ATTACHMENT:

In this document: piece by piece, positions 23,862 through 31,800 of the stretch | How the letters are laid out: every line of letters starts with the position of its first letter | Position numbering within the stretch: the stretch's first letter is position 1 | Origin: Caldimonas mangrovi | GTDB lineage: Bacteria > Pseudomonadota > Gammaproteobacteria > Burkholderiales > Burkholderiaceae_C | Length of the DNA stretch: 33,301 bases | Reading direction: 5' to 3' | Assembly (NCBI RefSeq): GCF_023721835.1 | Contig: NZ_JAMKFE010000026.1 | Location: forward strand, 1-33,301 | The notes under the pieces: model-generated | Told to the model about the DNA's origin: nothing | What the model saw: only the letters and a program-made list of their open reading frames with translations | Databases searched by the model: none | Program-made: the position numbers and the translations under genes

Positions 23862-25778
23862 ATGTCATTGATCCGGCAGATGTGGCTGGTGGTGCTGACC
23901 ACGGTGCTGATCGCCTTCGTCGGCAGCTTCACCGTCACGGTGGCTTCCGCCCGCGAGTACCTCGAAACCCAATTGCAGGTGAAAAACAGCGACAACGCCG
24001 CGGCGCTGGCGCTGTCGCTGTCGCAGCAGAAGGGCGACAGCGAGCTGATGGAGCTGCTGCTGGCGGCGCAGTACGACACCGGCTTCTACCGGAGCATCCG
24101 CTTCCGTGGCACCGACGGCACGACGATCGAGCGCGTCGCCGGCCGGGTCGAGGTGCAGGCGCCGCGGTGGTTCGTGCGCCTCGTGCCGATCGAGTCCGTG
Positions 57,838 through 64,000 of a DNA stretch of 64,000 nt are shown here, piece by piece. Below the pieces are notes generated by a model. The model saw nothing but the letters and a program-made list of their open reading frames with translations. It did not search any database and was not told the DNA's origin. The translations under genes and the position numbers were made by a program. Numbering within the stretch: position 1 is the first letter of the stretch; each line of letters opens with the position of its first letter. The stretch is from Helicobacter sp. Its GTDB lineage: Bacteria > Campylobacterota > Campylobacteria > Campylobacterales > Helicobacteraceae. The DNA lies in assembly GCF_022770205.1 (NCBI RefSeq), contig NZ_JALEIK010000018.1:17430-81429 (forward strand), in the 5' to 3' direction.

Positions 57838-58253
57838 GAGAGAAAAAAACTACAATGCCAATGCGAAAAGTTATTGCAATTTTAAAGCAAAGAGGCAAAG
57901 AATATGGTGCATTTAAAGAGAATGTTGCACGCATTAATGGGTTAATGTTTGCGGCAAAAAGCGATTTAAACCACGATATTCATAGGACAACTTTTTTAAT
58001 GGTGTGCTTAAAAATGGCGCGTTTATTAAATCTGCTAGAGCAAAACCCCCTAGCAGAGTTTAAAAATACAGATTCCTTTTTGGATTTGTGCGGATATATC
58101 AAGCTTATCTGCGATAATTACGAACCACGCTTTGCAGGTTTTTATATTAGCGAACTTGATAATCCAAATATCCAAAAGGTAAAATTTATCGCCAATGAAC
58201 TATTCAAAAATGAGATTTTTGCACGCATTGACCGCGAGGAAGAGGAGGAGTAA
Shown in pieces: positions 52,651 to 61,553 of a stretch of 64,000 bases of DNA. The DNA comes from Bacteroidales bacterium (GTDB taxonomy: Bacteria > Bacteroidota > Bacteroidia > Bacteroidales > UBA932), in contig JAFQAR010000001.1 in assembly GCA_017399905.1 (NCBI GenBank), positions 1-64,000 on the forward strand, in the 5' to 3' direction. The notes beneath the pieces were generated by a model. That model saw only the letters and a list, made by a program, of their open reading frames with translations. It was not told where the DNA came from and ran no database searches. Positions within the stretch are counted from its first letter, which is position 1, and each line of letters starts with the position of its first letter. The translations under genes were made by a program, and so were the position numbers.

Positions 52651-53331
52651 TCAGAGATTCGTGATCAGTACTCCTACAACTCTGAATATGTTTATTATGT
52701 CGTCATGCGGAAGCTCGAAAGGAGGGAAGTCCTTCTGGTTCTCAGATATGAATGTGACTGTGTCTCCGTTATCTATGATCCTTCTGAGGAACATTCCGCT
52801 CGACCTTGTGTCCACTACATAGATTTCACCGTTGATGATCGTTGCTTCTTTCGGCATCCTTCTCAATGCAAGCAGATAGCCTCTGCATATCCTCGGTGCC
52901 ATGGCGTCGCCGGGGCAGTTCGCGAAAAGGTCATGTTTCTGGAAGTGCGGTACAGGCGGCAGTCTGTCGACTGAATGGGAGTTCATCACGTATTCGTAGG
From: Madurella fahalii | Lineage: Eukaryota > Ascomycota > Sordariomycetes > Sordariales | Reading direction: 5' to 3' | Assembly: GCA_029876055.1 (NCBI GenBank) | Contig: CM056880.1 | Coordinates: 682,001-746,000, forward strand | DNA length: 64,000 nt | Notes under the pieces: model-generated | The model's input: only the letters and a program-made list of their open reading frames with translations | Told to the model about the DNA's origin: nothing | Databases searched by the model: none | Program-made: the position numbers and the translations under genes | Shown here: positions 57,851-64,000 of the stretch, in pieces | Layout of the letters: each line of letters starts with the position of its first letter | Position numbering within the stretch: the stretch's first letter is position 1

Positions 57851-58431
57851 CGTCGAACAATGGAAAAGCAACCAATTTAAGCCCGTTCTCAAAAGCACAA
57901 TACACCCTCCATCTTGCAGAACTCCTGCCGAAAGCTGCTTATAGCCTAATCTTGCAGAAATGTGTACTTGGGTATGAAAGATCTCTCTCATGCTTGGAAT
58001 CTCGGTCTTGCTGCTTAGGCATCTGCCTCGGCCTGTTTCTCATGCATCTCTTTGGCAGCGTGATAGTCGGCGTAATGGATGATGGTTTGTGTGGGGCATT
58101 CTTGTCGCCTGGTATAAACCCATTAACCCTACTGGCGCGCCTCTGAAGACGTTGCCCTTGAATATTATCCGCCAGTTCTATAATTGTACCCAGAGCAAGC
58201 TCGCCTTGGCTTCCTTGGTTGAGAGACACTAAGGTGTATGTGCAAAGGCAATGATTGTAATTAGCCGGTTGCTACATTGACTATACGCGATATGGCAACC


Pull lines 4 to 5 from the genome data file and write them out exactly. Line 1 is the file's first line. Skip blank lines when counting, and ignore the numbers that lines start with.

23901 ACGGTGCTGATCGCCTTCGTCGGCAGCTTCACCGTCACGGTGGCTTCCGCCCGCGAGTACCTCGAAACCCAATTGCAGGTGAAAAACAGCGACAACGCCG
24001 CGGCGCTGGCGCTGTCGCTGTCGCAGCAGAAGGGCGACAGCGAGCTGATGGAGCTGCTGCTGGCGGCGCAGTACGACACCGGCTTCTACCGGAGCATCCG